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Modular robots were inspired by molecules

11 July, 2009

Festo is developing a programmable robotic system formed from a series of cube-shaped modules which can be attached to each other in any direction, in a similar way to chemical molecules. The Molecube system (shown below) is a development of an idea first devised by researchers at Cornell University in the US.

The two halves of each cube rotate about an axis defined by two diagonally opposite corners. Linking several cubes together allows an almost unlimited number of different shapes and movements. The end modules can incorporate grippers, cameras or drive shafts.

When a new module is added, this is communicated to all of the other cubes to ensure that the energy supply and the transmission of signals from one cube to another are maintained.

The 66mm-long cubes, each weighing around 200g and capable of producing 4.85Nm of torque, can rotate continuously at up to 17 times per minute. They communicate internally via wired connections at up to 1Mb/s, and externally via Bluetooth and USB. Wireless data transmission allows assemblies of the cubes to be replicated in models running on PCs.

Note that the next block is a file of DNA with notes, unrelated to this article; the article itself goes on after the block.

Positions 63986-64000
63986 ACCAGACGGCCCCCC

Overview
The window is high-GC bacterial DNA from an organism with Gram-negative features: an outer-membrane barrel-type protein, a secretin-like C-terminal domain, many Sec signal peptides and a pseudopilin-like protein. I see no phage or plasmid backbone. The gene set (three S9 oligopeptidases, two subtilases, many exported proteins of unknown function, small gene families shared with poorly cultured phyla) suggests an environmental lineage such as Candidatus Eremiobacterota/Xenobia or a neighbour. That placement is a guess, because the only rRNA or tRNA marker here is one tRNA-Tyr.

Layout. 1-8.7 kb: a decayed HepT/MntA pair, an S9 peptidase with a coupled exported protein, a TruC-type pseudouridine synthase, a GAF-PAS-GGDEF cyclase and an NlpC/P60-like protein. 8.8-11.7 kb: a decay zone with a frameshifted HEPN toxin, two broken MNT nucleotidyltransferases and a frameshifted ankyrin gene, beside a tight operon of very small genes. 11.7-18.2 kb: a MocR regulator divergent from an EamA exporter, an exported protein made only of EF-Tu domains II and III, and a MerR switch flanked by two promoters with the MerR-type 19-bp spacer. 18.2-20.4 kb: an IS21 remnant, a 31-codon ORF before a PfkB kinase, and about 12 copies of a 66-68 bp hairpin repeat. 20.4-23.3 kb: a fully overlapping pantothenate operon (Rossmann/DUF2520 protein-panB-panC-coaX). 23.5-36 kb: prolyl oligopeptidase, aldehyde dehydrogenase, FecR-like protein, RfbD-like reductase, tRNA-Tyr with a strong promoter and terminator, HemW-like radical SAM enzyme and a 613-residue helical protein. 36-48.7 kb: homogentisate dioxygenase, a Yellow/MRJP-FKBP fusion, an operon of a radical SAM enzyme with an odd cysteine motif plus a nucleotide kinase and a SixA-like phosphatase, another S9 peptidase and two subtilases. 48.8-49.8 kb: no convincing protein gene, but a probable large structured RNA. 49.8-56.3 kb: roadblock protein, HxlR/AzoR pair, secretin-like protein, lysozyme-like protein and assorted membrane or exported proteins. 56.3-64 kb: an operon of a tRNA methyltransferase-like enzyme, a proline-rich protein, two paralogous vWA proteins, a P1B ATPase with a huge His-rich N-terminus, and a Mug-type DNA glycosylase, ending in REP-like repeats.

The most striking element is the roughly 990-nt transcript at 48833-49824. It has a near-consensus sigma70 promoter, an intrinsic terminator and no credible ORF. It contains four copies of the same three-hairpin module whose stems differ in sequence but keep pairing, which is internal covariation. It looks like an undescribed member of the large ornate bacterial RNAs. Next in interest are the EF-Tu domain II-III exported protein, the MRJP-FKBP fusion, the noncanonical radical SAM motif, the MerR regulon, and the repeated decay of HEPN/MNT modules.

The Molecubes can be programmed in four different ways: high-level programming using direct drive commands; the C++ language; using mechanical “learning”; or using graphical emulation to test and operate an assembly virtually.

In the next phase of development, Festo wants to integrate the mechanical and electronic elements more closely, with the aim of producing even smaller cubes.

A video of the Molecubes in action can be seen on Festo’s Web site.

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